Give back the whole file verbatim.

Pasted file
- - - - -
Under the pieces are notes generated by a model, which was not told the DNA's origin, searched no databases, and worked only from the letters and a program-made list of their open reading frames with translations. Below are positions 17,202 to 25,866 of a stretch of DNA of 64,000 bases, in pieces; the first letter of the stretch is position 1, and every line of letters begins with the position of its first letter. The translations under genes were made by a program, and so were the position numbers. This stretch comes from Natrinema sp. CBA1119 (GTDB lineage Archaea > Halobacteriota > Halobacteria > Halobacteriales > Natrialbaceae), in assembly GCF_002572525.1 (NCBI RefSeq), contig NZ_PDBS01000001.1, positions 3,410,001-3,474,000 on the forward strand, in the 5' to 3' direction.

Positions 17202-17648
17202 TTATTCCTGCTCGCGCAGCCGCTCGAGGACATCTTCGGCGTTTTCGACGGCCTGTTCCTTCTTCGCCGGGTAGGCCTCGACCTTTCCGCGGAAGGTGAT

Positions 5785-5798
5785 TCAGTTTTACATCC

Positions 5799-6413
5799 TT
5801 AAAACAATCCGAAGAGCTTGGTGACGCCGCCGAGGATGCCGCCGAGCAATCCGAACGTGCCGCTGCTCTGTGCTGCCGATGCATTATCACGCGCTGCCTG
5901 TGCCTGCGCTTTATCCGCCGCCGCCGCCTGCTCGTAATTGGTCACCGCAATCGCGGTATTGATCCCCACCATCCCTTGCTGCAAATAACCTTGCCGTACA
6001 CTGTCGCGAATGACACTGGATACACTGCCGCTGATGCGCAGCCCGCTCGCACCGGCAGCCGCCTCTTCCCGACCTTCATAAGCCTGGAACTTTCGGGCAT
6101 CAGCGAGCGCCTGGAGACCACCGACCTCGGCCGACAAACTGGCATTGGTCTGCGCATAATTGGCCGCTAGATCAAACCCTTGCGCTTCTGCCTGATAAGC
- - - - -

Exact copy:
Under the pieces are notes generated by a model, which was not told the DNA's origin, searched no databases, and worked only from the letters and a program-made list of their open reading frames with translations. Below are positions 17,202 to 25,866 of a stretch of DNA of 64,000 bases, in pieces; the first letter of the stretch is position 1, and every line of letters begins with the position of its first letter. The translations under genes were made by a program, and so were the position numbers. This stretch comes from Natrinema sp. CBA1119 (GTDB lineage Archaea > Halobacteriota > Halobacteria > Halobacteriales > Natrialbaceae), in assembly GCF_002572525.1 (NCBI RefSeq), contig NZ_PDBS01000001.1, positions 3,410,001-3,474,000 on the forward strand, in the 5' to 3' direction.

Positions 17202-17648
17202 TTATTCCTGCTCGCGCAGCCGCTCGAGGACATCTTCGGCGTTTTCGACGGCCTGTTCCTTCTTCGCCGGGTAGGCCTCGACCTTTCCGCGGAAGGTGAT

Positions 5785-5798
5785 TCAGTTTTACATCC

Positions 5799-6413
5799 TT
5801 AAAACAATCCGAAGAGCTTGGTGACGCCGCCGAGGATGCCGCCGAGCAATCCGAACGTGCCGCTGCTCTGTGCTGCCGATGCATTATCACGCGCTGCCTG
5901 TGCCTGCGCTTTATCCGCCGCCGCCGCCTGCTCGTAATTGGTCACCGCAATCGCGGTATTGATCCCCACCATCCCTTGCTGCAAATAACCTTGCCGTACA
6001 CTGTCGCGAATGACACTGGATACACTGCCGCTGATGCGCAGCCCGCTCGCACCGGCAGCCGCCTCTTCCCGACCTTCATAAGCCTGGAACTTTCGGGCAT
6101 CAGCGAGCGCCTGGAGACCACCGACCTCGGCCGACAAACTGGCATTGGTCTGCGCATAATTGGCCGCTAGATCAAACCCTTGCGCTTCTGCCTGATAAGC